Many women will give a history of developing problems with their teeth and gums during pregnancy. There are certain types of problems that we see that have been studied such as progression of gum disease during pregnancy, but these are not consistent nor universal. There does appear to be a certain genetic predisposition to this but clearly, hormonal changes cause tissue fragility leading to increased risks of viral concerns (such as aphthous sores) and general periodontal inflammation (such as sore, red gums and bacterial infections). This is even noted during menses for certain individuals.

The article that I am reviewing (J Oral Maxillofac Surg 65:1739-1745, 2007) showed that there were increased periodontal problems around wisdom teeth during pregnancy. There are a combination of factors here. Wisdom teeth by themselves, especially if there is a continuity defect at the site (an opening or gap along the gum line on the adjacent tooth to the third molar area) often have an inflammatory reaction taking place. This is a normal way that teeth erupt into the mouth if there is space. The sack around the impacted tooth undergoes a reaction with increased fluid production (expansion of the sack) and then an opening of the sack to the oral cavity allowing the tooth to come through. When there is not enough space as is often the case with third molars, this exists as just an opening or tract into which germs and debris can enter into the site and cause related problems.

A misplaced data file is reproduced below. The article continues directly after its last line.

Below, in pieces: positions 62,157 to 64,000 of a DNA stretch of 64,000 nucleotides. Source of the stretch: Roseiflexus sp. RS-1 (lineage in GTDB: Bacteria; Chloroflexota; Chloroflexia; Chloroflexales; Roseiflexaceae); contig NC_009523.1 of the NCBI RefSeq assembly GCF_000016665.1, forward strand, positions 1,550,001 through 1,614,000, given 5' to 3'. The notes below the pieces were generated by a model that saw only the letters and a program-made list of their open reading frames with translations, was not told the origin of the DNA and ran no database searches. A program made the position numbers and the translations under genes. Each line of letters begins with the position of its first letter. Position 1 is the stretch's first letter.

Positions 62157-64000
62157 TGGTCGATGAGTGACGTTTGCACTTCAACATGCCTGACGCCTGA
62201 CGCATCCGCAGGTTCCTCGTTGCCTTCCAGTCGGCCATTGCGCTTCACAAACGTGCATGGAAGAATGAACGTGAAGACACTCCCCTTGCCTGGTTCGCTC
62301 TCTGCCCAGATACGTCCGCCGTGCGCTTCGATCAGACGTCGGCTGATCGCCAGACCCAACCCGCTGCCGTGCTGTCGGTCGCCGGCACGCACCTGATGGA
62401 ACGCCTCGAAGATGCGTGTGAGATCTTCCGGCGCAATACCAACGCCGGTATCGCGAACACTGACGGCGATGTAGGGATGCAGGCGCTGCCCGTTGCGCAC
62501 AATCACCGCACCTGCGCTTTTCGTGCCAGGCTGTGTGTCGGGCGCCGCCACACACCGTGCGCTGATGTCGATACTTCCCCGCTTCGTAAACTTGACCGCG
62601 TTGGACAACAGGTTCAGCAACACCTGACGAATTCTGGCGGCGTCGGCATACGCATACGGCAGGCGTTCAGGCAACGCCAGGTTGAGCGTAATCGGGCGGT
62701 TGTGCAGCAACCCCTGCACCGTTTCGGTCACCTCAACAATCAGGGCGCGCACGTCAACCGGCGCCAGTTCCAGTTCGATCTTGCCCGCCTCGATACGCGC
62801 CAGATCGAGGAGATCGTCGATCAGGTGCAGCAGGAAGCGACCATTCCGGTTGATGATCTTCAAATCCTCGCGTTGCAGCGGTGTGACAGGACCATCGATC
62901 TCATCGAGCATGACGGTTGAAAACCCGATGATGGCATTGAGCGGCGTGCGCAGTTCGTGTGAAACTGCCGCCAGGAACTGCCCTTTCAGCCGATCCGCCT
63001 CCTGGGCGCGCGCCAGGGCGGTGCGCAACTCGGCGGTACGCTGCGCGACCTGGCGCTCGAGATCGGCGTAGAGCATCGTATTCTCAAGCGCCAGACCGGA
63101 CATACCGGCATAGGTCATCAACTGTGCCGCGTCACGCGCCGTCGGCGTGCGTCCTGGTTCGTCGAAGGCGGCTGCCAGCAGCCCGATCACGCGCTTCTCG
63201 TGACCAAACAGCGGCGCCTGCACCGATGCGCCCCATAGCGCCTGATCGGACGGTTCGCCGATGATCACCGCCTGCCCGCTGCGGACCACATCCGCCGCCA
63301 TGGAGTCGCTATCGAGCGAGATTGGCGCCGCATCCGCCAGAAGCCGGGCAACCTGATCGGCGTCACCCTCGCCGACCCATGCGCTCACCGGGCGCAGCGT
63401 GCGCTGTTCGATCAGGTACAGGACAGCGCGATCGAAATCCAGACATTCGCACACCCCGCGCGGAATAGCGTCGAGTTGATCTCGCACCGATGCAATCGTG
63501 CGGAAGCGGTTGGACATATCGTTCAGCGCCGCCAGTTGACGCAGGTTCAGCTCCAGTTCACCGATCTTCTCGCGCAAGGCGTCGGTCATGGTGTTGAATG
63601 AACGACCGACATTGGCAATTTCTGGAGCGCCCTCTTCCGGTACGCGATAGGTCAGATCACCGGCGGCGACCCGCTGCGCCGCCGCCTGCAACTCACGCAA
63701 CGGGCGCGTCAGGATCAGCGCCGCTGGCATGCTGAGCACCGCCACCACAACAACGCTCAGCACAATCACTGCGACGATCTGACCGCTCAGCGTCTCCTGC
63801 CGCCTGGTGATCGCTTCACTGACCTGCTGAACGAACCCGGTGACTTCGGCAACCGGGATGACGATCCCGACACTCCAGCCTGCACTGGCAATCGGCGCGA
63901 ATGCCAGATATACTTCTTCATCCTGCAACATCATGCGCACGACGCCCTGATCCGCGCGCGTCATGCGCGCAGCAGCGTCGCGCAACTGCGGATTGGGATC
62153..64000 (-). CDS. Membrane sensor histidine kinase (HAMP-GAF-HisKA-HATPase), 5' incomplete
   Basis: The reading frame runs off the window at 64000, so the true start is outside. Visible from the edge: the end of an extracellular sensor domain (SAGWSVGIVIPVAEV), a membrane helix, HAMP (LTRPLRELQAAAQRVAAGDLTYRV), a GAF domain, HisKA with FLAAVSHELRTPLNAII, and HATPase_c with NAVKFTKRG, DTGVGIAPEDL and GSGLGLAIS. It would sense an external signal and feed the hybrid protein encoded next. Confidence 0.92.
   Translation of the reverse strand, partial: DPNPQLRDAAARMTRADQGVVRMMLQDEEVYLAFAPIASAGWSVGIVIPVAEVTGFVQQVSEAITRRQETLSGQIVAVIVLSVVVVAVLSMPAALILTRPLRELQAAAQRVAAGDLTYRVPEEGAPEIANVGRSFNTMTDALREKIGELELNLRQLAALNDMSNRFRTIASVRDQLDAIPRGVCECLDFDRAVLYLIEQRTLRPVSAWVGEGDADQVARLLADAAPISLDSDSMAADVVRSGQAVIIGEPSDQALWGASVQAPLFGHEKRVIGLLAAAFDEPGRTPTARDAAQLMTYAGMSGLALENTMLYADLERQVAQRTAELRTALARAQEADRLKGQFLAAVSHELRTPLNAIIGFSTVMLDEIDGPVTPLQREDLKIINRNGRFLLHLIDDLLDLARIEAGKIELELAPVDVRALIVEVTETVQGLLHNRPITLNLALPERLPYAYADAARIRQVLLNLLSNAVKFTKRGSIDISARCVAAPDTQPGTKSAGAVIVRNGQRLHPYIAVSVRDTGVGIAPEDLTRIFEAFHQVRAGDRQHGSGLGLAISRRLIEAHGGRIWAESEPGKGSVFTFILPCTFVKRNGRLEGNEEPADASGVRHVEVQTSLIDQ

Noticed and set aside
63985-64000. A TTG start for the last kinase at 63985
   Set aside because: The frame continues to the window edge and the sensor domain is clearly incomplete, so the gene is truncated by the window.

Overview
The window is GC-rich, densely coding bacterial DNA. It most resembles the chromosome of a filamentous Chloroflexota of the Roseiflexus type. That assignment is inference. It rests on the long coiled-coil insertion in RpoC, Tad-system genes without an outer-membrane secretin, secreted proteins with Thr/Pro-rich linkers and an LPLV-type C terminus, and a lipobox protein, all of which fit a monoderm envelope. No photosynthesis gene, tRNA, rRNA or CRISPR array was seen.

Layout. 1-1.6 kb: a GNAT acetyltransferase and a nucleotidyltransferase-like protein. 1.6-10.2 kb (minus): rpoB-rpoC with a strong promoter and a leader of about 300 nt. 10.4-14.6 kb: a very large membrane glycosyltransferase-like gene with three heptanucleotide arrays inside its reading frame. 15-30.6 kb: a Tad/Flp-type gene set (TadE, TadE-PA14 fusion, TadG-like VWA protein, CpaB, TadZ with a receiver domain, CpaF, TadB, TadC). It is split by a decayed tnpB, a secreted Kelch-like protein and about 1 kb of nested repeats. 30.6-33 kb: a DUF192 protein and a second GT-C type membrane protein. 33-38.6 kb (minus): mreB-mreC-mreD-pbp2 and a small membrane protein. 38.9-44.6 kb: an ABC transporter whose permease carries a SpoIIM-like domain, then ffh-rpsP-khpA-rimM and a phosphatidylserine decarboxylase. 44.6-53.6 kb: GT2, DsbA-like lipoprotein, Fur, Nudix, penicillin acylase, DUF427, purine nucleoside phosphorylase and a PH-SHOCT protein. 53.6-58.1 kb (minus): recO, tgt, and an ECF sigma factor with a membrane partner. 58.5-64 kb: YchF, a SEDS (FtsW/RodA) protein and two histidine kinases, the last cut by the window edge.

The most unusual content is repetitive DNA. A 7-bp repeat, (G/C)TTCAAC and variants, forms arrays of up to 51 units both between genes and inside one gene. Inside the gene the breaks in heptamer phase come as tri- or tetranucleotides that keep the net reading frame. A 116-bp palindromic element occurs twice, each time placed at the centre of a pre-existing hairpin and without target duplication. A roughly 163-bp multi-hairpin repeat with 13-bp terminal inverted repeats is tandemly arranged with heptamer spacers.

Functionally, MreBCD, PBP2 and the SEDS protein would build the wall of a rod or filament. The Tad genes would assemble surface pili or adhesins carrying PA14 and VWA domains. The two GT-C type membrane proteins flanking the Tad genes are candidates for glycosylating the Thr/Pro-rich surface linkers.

Pregnancy appears to enhance this process. It is likely a combination of factors (general health, nutrition, hormonal affects, stress, fragility of the tissues, as well as dental concerns) which lead to the increase in gum problems around these sites.

For me it goes back to basic dental care for wisdom teeth. Get them out at an early age before all of these problems can occur. By the way, I can treat the pregnant patient. It is safer the later in the term of pregnancy and we work with your obstetrician for the best and safest care.